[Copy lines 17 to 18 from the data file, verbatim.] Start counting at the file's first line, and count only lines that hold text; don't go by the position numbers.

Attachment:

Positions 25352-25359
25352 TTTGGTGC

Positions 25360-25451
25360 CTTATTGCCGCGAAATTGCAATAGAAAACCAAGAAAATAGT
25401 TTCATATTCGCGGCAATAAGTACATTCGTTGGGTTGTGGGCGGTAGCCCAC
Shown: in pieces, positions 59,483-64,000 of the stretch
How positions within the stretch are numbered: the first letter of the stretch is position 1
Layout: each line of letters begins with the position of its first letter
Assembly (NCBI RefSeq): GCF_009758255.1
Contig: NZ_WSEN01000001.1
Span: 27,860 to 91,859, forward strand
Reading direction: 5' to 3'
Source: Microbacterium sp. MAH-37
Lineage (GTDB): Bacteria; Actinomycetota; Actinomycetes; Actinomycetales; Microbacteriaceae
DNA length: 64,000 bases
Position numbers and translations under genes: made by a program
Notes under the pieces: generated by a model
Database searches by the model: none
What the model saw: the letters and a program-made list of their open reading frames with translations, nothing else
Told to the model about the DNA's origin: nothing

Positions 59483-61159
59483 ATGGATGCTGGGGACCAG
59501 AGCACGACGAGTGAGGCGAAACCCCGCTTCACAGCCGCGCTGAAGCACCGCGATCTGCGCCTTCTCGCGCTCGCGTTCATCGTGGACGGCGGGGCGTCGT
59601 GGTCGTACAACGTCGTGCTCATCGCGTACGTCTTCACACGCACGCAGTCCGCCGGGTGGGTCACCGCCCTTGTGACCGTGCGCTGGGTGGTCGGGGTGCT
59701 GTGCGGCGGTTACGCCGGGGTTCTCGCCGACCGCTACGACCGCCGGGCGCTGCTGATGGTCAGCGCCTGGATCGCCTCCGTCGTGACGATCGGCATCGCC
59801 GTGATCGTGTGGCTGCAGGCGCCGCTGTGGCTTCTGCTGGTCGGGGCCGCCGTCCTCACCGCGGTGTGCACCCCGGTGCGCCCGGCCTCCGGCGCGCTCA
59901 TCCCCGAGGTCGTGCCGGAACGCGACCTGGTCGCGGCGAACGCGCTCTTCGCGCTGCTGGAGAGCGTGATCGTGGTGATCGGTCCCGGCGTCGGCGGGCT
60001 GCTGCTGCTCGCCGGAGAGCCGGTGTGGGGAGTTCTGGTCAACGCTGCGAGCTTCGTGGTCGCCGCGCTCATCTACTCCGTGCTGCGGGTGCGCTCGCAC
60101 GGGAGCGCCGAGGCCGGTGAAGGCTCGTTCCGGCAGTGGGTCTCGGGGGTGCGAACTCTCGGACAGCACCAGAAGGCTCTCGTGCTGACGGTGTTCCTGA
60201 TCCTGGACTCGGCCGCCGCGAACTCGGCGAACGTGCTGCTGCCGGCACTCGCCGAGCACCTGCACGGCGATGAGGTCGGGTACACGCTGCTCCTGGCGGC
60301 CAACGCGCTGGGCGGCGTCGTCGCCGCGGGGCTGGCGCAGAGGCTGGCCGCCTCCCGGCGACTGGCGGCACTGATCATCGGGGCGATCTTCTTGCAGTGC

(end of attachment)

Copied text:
Notes under the pieces: generated by a model
Database searches by the model: none